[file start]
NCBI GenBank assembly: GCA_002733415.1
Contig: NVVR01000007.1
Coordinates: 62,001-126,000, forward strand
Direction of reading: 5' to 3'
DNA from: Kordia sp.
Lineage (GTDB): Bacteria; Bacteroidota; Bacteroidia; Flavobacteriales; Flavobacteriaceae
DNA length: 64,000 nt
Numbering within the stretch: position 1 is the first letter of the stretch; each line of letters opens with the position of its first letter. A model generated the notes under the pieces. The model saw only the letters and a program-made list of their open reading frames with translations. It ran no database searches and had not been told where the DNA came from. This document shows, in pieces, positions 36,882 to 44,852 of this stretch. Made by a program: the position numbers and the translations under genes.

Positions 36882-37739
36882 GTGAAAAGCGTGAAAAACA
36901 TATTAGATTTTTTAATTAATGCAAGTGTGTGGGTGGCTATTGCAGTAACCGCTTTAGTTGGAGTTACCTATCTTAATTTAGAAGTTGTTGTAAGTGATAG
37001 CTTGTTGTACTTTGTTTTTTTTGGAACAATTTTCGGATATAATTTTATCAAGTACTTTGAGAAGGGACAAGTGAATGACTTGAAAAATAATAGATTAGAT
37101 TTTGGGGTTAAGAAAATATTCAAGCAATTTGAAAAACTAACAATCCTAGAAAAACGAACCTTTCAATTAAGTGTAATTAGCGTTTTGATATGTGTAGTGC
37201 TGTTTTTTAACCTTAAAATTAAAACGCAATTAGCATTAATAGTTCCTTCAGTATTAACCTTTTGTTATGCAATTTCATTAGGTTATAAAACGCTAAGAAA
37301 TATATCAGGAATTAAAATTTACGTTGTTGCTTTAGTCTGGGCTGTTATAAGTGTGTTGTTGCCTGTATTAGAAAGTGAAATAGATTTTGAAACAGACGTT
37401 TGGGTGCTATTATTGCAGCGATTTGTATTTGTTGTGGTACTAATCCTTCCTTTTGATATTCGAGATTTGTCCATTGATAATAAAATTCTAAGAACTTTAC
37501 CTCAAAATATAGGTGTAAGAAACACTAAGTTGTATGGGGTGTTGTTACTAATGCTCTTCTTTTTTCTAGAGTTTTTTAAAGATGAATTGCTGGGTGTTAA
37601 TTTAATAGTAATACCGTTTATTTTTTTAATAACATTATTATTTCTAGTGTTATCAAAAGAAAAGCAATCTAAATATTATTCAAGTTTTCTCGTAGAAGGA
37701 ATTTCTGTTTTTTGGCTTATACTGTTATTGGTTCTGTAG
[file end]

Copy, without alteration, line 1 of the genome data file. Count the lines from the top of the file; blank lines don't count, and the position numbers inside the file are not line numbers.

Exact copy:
NCBI GenBank assembly: GCA_002733415.1